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New York Science Journal 2010;3(1), Emma-Okafor, et al Biodiversity Conservation for Sustainable Agriculture Biodiversity Conservation for Sustainable Agriculture in Tropical Rainforest of Nigeria. Emma-Okafor, Lilian Chinenye; Ibeawuchi, Izuchukwu Innocent, Obiefuna Julius Chiedozie Department of Crop Science and Technology Federal University of Technology , Owerri PMB 1526, Owerri, Imo State, Nigeria. Email: [email protected], [email protected], [email protected] Abstract In this article we reviewed bio-conservation degradation in our ecosystem and its importance for sustainable agriculture in the tropical rainforest zone of Nigeria. Books, journals and newspapers were used. Our findings showed that the conservation of biodiversity degradation in our ecosystem is essentially important since mankind depends largely on livelihood derived from the natural resources such as land, forest, water and air. Also agricultural system functioning and sustainability depend greatly on it. Biodiversity degradation is facilitated due to various natural physical and biological factors such as population pressure, climate change, pollution, deforestation, soil Erosion, Habitat destruction, and introduction of exotic species, genetic erosion and poor law enforcement. Conservation of biodiversity could be achieved through various strategies such as creation of awareness on the need to preserve biological reserves or gene bank, market oriented approach, use of farmer's indigenous knowledge and research based strategies. These measures will conserve and sustain Biodiversity and ensure enhanced food and health security for all. The integrated approach where scientists from all areas of biological science and agriculture put heads together to find a lasting solution to this cankerworm called biodiversity depreciation will make our ecosystem a better resource base for sustainable livelihood. [New York Science Journal. 2010;3(1):81-88]. (ISSN: 1554-0200). Key words: Biodiversity, conservation strategies, agriculture tropical rain forest, Nigeria. Introduction Concept of Biodiversity Biodiversity, a contraction of "biological diversity" covers a number of concepts. Diversity is a concept which refers to the range of variation or differences among some set of entities. Biological diversity thus refers to the variety within the living world, and includes all living organisms both individuals and their relationship with one another. It is not just a collection of individuals but an interaction system where the characteristics of individuals are no less important than their functions. It is used to describe the huge variety of life on this planet. According to convention on biological diversity definition, (en, wiki/biodiversity). Biodiversity encompasses the variability of all organisms from all sources and the ecological complexes of which they are part of. This includes diversity within species, between species and of ecosystem. Thus diversity holds together life on earth that is the green plants on land and the microscopic plants in oceans. Biodiversity has three fundamental and hierarchically related levels of biological organization namely: Genetic diversity which refers to genetic variability among the populations and individuals of the same species. Species diversity which refers to the diversity among species in an ecosystem and ecosystem diversity which refers to diversity of habitat in a given unit area, and it embraces variety of ecosystems on earth. The continuous productivity of existing crops and livestock hinges to a large extent on harnessing genetic variation found within each species. Tropical rainforest is especially rich in species and their fate has many implications for many crops. Tropical forests contain wild population of thousands of crops such as coffee, rubber, mango as well as new crop and livestock etc. Status of Biodiversity in Nigeria Nigeria is rich in biodiversity because the country is endowed with a variety of plants and animal species found in the boundless forests and grass lands. There are about 7895 plant species identified in 338 families and 2,215 genera. There are 1 22, 000 vertebrates and invertebrates species. These species include about 20, 000 insects, about 1000 birds, about 1, 000 fishes, 247 mammals and 123 reptiles. Of these animals; 0.14% is threatened while 0.22% is endangered. About 1,489 species of micro-organisms have also been identified. All these animal and plant species occur in different numbers within the country's vegetation that range from the mangrove along the coast in the South to the Sahel in the North (Nigeria first National Biodiversity report 2001). Most of the biodiversity sustains the rural economy. At present, in Nigeria the destruction of natural habitats continues apace resulting in the depletion of the country's biodiversity (Imeht and Adebobola 2001). For example the Nile crocodile (Crocodilus niloticus) which was once found in the Nigerian coastal waters right up to Lake chad is fast disappearing due to loss of habitat and the hunting of crocodile for their meat, egg, hide and skin (Imeht and Adebobola; 2001). Also, in Southern Nigeria, the forest elephant, chimpanzee, leopard, yellow-backed duiker, the Royal python, the Nigeria quenon (cercophithecus erythorgaster) are among the animals on the endangered list. In Nigeria Forestry about 65 of 560 species of trees are now faced with extinction while many others are at different stages of risk. (Imeht and Adebobola 2001). According to website reports, about 48 species of animals, and 431 species of plants are endangered, of which 16 species of mammals and 45 species of plant are categorized as rare, 30 species of animals and 20 species of plants are endemic ( All these are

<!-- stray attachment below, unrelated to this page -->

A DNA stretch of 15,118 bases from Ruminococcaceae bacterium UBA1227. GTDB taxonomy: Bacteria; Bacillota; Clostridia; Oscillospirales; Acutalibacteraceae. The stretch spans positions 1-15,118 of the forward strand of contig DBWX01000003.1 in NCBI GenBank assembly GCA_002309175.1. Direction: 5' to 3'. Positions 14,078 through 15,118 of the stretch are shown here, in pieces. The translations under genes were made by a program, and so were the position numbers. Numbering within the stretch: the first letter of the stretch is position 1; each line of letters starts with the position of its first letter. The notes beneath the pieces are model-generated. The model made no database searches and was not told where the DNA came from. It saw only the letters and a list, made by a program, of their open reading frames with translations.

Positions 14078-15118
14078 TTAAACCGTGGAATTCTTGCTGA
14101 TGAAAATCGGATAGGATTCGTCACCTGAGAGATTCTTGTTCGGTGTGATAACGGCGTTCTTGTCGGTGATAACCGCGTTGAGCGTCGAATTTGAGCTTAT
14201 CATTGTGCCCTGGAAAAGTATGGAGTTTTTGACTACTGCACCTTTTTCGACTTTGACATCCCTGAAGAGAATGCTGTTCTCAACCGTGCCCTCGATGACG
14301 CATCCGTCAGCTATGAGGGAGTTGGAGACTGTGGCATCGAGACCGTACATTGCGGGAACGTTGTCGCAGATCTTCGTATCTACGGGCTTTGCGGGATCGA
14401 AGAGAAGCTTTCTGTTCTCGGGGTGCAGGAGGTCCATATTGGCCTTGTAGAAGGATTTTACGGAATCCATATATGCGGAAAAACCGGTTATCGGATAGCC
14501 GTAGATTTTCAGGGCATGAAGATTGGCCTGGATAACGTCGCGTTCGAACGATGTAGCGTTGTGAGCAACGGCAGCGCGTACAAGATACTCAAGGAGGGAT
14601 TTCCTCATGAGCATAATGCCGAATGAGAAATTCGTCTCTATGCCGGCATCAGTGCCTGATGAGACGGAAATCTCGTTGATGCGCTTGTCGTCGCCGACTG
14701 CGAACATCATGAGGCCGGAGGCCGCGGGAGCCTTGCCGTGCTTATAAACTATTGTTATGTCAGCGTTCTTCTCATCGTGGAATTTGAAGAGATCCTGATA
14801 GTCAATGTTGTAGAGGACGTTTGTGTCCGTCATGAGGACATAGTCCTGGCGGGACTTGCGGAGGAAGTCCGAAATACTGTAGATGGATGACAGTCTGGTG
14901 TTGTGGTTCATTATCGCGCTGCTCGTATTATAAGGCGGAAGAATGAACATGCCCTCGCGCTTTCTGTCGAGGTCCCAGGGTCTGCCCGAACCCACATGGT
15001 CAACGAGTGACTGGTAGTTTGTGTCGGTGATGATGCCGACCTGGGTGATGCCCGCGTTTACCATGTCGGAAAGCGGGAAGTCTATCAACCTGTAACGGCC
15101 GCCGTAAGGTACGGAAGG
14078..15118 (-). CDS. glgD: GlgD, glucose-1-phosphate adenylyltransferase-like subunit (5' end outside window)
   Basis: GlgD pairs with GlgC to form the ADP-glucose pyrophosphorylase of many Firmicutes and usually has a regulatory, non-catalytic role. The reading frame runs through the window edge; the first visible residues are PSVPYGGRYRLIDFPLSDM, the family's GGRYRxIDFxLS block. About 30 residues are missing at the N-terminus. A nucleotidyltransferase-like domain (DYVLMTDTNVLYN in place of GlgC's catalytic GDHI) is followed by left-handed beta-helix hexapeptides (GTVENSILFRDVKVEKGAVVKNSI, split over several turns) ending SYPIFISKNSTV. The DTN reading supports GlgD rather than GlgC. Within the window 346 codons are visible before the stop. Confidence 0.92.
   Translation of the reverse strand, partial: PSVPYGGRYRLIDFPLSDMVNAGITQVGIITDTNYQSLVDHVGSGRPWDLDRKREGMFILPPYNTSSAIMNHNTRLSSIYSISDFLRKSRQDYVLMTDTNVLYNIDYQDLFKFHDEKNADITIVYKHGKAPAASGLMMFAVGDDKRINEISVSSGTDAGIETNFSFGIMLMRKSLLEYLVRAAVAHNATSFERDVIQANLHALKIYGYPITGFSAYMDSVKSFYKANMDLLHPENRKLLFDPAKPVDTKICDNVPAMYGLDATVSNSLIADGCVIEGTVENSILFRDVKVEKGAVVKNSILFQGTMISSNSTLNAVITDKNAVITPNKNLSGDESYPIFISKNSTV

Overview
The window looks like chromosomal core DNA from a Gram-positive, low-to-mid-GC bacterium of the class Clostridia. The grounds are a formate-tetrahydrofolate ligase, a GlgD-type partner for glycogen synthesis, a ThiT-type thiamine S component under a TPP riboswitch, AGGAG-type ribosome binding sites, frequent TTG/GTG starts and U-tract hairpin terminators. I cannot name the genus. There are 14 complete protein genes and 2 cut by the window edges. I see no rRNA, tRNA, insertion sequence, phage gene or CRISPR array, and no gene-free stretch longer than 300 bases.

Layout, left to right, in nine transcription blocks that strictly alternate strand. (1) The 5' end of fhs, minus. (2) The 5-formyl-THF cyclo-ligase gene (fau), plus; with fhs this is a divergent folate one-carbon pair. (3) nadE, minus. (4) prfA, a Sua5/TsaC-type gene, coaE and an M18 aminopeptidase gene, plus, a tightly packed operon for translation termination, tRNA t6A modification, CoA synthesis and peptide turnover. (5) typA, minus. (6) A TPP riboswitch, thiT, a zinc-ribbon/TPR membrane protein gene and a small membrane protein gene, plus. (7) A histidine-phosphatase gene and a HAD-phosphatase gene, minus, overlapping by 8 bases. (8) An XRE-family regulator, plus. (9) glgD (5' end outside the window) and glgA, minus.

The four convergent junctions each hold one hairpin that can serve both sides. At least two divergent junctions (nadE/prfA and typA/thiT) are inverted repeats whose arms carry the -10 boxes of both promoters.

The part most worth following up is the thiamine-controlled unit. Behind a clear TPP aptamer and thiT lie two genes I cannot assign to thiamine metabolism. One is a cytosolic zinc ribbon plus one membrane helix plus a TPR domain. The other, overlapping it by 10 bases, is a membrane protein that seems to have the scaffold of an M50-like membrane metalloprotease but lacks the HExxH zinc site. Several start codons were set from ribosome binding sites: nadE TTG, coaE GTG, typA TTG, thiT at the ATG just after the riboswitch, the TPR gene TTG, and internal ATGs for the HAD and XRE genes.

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New York Science Journal 2010;3(1), Emma-Okafor, et al Biodiversity Conservation for Sustainable Agriculture of conservation concern to the country. Every year a considerable part of the nation's forest resources are destroyed through industrialization, Urbanization, road construction commercial agriculture and other activities thereby disturbing the ecological balance that nature maintains with the living and non-living resources. (Imeht and Adebobola 2001). Some governmental agencies like Nigerian conservation foundation (NCF), the federal environmental protection agency (FEPA), the national resources council (NARECO) in collaboration with the united nations environmental programme (UNEP) and the world wide fund (WWF) and several other agencies have embarked on programmes to protect and preserve the nations' biodiversity (Imeht and Adebobola 2001). Nigeria present network of protected areas include a biosphere reserve, 8 national Parks, 445 forest reserves, 12 strick nature reserves and 28 game reserves. Other sanctuaries and game reserves were meant to conserve wild life and to supplement protein from domestic sources (Nigeria 1st National Biodiversity Report 2001). Tables 1, 2 and 3 show the threatened biodiversity species, game reserves and National Parks in Nigeria respectively. Importance of Biodiversity in Nigeria 1. food - Wild animals like leopard, crocodile and antelope are hunted for their meat and eggs. Proteins and other nutrients are mostly supplied through these forest animals, fishes and birds providing up to 70% of their protein diet. Children collect termites, snails and caterpillars of several insects for food. Ripe fruits, vegetables, mushrooms and different kinds of leaves come from forest as diet supplement, while bees supplies us with honey and other bee products. Biodiversity provides us with varieties of food. About 80% of our food supply comes from just 20 kinds of plant and humans use at least 40, 000 species of plants and animals a day. Most people around the world depend on these species for their food, shelter and clothing (Myers 1990). For example the seed of Ogbono the wild mango (Irvingia gabonensis) is a very important delicacy for making sauce in the Eastern and Western parts of Nigeria. Medicine A significant proportion of drugs are derived directly or indirectly from biological sources. About 40% of the pharmaceuticals used in the US are manufactured using natural compounds found in plants and animals. Medicinal drugs derived from natural sources make an important global contribution to health care. An estimated 80% of people in less developed countries rely on traditional medicine for primary health care. Some 120 chemicals extracted in pure form from around 90 species of plants are used in medicines throughout the world (Kate and Laird 1999). Many of these natural chemical cannot be manufactured synthetically. The cardiac stimulant digitoxin, the most widely used cardiotonic in Western medicine is extracted directly from dried digitalis (fox glove), synthetic vincristine used to treat childhood leukemia is only 20% as affective as the natural product derived from Catharan thusreuses (Rossy Periwinkle) (Kate and Laird 1999). Neem (Azadirachta indica) products have valuable medical properties and traditional uses as medicines and diabetic food. The leaves, fruits and oil of the Neem plant is used to cure many ailments like acne, scabies, eczema and other fungal infections. Some other notable medicinal plants in tropical rainforest of Nigeria include African nutmeg (Monodora myristica) guinea pepper (Xylopia eathiopicum) lemon grass (Cymbopogon citrallus), sweet basil (Cocimum gratisimum), garlic (Allum sativa), ginger (Zingiber officinale), Bitter leaf (Vernonia amygdaline) black pepper (Gongronema latifolum). Their versatility in preparation of traditional medicine for both young children, confined mothers and aged people are well known. Industrial Material A wide range of industrial materials are derived directly from biodiversity. Natural forests provide trees like mahogany, Nauclea diderriichi (opepe), Terminalia superba (Afara), Triplochiton sceleroxylon (Obeche) and others. They supply raw materials to our timber industries. Rubber trees also provide latex to rubber industries and used in the production of plastics, gums etc. Other industrial products include fibres, dyes, resins, oil and adhesive. Benefit in Area of Agriculture Biodiversity is the medium through which air, water, gases and chemical are moderated and exchanged to create environmental services that are not readily visible. It plays a part in regulating the chemistry of our atmosphere and water supply. It is potentially of use to agriculture particularly with the emerging biotechnology as well as genetically modified organisms. Much of the world population depends on the livelihood derived from natural resources such as land, forests water and the air we breathe. Wild crop and livestock species are essential for agricultural improvement because they are sources of new economic plants and animals, and they provide important services such as pollination and pest control and can be found wonderful in genetic engineering. The functionality and sustainability of agricultural systems depend greatly on biological diversity. Through research, Tilman et al (1996) explained that more diverse plant community use and retain nutrients more efficiently thereby attaining greater productivity and reducing the loss of nutrient via leaching in the ecosystem. Various soil microbes also efficiently recycle nutrients (LaL 1991). Earthworm, fungil and other micro-organisms that break down organic materials help to recycle nutrients and improve soil structure, play a vital role in the functioning and sustainability of agricultural systems. Biodiversity also enhances natural pest control mechanisms in the agro ecosystem. Increasing diversity of trees and other plants will increase the number of insect predators such as birds, lizards and certain insects so as to improve pest control. (Spore 1994). In Nigeria, insects like bees play major role in pollination of our crops. Leisure, Cultural and Aesthetic Value Many people derived value from biodiversity through leisure activities such as hiking in the country side, bird watching or natural history study. Biodiversity has inspired musicians, painters, sculptors, writers and other artists. Many cultural